The railroads in the east connected ports on the Atlantic Ocean and went as far west as Iowa. From there to Sacramento was over 1,900 miles of American MidWest—territory inhabited by the Shoshone, Arapahoe, Cheyenne and Pawnee tribes. Their centuries-old way of life would soon be ended by the railroad. The Plains Indians depended on hunting bison, the buffalo, that flourished in herds of thousands on the prairie. Buffalo need a tremendous amount of undisturbed land to graze on.
In the end it would take three railroad companies to build the transcontinental line. The 2 big ones, who would be laying the most track, had a race (of course) to see who could first reach Promontory Point in Utah. On May 10, 1869 the two tracks were joined together. The last spike to be driven was solid gold.
After that, you could board a train in New York City and travel clear to San Francisco—all by railroad. You still can—it takes 2 and a half days. https://www.rome2rio.com/s/New-York/California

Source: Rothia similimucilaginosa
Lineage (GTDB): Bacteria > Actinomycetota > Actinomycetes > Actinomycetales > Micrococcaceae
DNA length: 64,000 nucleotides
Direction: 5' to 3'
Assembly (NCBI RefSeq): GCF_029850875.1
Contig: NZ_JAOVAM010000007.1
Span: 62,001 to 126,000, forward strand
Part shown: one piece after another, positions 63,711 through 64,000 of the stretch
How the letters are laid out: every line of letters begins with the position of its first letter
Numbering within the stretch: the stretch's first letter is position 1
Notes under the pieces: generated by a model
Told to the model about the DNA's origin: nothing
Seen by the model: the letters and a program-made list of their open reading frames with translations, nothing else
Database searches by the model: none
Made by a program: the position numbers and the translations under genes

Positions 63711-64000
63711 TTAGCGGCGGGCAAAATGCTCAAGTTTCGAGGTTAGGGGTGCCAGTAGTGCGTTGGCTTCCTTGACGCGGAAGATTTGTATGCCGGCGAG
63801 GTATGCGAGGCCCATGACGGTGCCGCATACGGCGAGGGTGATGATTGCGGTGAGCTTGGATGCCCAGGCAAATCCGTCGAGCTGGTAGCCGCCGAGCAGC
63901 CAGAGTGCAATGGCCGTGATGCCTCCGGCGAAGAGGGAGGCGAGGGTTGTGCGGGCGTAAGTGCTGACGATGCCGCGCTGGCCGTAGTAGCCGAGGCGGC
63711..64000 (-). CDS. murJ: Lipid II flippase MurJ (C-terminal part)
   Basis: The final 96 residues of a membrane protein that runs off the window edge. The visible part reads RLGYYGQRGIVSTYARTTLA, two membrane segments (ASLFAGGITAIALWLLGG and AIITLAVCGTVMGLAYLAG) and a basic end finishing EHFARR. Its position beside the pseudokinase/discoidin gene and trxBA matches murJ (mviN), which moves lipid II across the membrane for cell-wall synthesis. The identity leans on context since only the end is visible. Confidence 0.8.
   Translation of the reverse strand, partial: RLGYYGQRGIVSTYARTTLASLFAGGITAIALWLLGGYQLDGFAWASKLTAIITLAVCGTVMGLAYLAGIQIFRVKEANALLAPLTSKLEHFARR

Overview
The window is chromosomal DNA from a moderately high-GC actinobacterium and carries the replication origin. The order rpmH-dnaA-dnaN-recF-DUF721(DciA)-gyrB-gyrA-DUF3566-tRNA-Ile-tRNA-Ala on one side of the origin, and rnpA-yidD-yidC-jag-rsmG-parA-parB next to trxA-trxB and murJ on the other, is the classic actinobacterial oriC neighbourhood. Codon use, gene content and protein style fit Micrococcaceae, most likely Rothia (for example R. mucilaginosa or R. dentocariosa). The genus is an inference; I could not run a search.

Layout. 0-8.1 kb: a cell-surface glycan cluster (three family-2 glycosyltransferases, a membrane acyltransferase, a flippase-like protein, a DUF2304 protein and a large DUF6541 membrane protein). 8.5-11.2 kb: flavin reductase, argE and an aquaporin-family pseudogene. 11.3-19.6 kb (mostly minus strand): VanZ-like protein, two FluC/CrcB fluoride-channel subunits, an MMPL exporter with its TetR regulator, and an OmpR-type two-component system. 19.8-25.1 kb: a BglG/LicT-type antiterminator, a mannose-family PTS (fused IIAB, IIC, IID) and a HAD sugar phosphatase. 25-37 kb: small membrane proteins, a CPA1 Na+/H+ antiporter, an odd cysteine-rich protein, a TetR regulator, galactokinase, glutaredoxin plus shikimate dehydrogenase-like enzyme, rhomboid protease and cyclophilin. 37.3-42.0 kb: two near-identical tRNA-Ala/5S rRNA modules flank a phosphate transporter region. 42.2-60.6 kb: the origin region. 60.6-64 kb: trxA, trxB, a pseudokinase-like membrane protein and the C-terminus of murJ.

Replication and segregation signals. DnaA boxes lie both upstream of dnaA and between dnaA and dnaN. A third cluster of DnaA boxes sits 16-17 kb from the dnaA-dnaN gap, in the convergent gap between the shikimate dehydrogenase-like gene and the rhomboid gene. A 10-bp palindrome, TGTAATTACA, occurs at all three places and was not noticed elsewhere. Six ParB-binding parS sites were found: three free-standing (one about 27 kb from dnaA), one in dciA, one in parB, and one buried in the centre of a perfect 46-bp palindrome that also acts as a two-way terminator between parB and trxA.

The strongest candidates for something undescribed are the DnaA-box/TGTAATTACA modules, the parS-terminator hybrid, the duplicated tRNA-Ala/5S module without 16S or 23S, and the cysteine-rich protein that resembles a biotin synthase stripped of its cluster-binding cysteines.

UPDATE! My pal Diana (known to you readers as Ms Physics) pointed out this article about the return of the buffalo herds. What great news! https://returntonow.net/2020/06/19/bison-return-to-lakota-reservation-in-south-dakota-for-first-time-in-150-years/?fbclid=IwAR39CIg4w2RyhmtwfSrNDvn0bIbdkLO3clVsvw3tizMmojf8UkQWXJYSQoU
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